I'm just wondering if you are still having the same issue- Concave macaron shell when using silpat. 

It has been working fine for me until recently i have been having this issues- I search everywhere and found no solution. 

I've tried lower temperature, reduce mixing egg white, double pan etc. 

Nothing helps-


The macaron shell literally lift off the silpat in the oven during the second half of the baking time. When taking the macaron out of the oven, the feet just broken- it looks like a lot of holes around the feet area and some detached from the shell. I've attached the photo



Appreciate if anyone could help. Thanks in advance

post #9 of 18

@Hooi Ting Ong

Actually your macs look quite nice.... hope you are not discarding them just because YOU know they are not perfect lol.

We bakers are way too critical of ourselves.

If the feet broke from the mac that is a silpat issue IMO.

If it is simply hollow shells, that can be related to moisture .

Leave them to dry longer or switch to parchment and see if that helps.




# forgot to ask... are you rapping the sheet pan 3-4 time, sharply, right after piping?

Extra air bubbles can create the hollow shells as well.

Edited by flipflopgirl - 10/3/14 at 7:22am
post #10 of 18

Hi There, 


Just wondering if you have resolved this issue. 

I realise this is related to time and temperature-. the concave is likely due to overcook


Let me know what you think

post #11 of 18

Hi.  I own a macaron specialty bakery.  While working to perfect my standard recipe I have encountered almost every macaron issue you could think of and I have made shells that ended up concave.  


First off, troubleshooting guides can be a huge help but when working with macarons but always keep in mind ingredients  equipment, and environment play such an essential important role in baking a good macaron,  Since no one can totally duplicate these factors in relation to your question you may get lots and lots of suggestions that dont help at all.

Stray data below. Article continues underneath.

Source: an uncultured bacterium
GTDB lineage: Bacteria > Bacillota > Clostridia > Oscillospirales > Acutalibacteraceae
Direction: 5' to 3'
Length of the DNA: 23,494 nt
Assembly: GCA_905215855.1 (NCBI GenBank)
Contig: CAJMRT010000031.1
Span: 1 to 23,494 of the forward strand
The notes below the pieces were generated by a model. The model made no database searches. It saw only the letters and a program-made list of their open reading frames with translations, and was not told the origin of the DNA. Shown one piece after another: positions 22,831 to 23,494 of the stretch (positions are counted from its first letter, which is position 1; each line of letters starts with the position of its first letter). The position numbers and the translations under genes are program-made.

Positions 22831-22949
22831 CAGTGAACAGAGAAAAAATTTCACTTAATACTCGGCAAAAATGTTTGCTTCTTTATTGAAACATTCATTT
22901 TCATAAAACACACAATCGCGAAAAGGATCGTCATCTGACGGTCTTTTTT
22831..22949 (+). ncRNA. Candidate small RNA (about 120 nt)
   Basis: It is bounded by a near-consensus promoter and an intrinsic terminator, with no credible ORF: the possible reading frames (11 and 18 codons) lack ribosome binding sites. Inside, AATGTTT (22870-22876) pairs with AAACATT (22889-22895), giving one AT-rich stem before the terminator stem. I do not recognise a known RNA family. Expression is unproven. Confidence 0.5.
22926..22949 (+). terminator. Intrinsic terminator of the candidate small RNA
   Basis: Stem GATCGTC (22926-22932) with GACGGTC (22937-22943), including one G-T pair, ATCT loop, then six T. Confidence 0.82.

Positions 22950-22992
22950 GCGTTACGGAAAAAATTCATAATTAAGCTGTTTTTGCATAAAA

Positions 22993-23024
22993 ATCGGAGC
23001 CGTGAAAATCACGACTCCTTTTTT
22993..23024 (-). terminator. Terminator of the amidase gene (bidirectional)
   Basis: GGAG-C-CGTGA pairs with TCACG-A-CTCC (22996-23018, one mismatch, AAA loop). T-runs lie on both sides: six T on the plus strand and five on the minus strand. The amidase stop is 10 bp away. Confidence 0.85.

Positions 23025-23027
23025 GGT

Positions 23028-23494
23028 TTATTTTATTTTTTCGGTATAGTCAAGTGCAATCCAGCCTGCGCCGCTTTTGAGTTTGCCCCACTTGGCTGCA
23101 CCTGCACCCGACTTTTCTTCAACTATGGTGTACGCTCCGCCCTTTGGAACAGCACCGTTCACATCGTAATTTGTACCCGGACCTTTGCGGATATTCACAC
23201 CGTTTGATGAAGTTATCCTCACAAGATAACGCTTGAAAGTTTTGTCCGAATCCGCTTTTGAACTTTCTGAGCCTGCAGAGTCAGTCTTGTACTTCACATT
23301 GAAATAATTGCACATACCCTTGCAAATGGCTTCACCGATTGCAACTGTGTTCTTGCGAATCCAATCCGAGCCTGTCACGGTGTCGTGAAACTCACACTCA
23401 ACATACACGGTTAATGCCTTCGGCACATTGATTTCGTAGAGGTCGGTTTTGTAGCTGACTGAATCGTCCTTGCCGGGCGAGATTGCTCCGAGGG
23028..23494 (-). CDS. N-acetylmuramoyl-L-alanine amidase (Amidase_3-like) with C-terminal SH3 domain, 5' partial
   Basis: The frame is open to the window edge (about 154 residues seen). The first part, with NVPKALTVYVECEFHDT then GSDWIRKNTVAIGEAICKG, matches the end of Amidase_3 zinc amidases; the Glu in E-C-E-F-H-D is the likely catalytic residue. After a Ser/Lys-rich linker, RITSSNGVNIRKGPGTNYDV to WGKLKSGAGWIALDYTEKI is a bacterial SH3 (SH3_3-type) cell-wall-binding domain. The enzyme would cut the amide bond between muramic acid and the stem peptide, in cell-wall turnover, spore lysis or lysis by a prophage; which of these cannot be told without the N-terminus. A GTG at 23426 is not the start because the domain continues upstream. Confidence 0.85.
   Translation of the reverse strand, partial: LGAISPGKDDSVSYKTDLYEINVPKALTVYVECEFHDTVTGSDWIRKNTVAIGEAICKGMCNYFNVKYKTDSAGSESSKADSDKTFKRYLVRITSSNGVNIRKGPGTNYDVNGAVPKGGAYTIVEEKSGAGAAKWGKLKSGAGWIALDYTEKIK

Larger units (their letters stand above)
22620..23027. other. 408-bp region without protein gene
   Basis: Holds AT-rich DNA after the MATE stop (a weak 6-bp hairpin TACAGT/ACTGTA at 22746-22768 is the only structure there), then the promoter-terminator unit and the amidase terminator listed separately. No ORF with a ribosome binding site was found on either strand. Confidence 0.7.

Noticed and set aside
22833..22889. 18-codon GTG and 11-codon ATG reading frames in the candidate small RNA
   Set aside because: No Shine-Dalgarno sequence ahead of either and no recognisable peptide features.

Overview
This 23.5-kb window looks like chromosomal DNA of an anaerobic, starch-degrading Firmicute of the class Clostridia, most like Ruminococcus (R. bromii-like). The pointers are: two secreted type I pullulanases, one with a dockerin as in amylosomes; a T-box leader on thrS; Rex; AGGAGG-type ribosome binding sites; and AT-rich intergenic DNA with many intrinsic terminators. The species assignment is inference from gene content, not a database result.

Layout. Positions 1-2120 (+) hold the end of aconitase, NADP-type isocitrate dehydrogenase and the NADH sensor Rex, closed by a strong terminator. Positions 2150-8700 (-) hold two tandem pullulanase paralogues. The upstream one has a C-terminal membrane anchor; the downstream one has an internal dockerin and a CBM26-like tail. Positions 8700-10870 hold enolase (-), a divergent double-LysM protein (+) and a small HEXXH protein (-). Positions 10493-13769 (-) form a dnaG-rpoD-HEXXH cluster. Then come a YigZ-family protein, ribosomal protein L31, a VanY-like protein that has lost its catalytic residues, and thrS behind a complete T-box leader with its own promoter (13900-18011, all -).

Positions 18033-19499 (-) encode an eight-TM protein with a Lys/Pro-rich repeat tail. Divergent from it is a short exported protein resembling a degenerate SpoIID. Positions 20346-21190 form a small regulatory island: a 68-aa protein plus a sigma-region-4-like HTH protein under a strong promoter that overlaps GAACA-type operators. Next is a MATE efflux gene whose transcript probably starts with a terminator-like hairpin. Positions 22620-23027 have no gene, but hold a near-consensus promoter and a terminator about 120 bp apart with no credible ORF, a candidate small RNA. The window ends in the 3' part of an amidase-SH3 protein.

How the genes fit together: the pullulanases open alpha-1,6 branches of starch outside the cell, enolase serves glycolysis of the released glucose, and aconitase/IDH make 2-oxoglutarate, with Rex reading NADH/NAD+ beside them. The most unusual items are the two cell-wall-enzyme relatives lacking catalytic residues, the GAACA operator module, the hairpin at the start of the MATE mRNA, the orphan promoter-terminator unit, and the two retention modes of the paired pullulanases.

I have used all three meringue styles to make macarons and French is by far the most difficult of the three to perfect.  If you have no intention of making them on a regular basis then it may just be easier to stop troubleshooting your issue and use the swiss or italian method since they are more stable and can produce more consistent good results. The bottoms of the macarons have a tendency to become concave for two reasons, a soft and unstable shell or from the drastic change in temp from the oven to your cooling rack.  This should be less of a problem if the shells are cooked long enough, a slightly underbaked macaron will not be as firm as it should be and thus more flexible.  Try adding a few minutes to your bake time or placing the tray of cookies on a lower rack in your oven if the element is on bottom portion of your oven.  If you are using two baking sheets to make a double pan then trying only using one sheet instead.  If these baking tricks do not help enough to fix the issue then your problem most likely is from the drastic temp change, they are either cooling to fast or to slow.  If you pull them out and remove the tray below the silpat immediately when transferring to the cooling rack then try putting the entire tray on the cooling rack and removing the silpat from the tray after 3 or 4 minutes to make the temperature change more gradual, especially if you keep your house really cold.  If you are not using a cooling rack and have been allowing the cookies to cool on the silpat and tray then try removing the silpat from the tray immediately after they are fully cooked and removed from the oven.  try to be gentle because they are easier to damage while they are still warm.  you may also consider cooling with a fan blowing on them on its lowest setting if you feel they may not be cooling fast enough.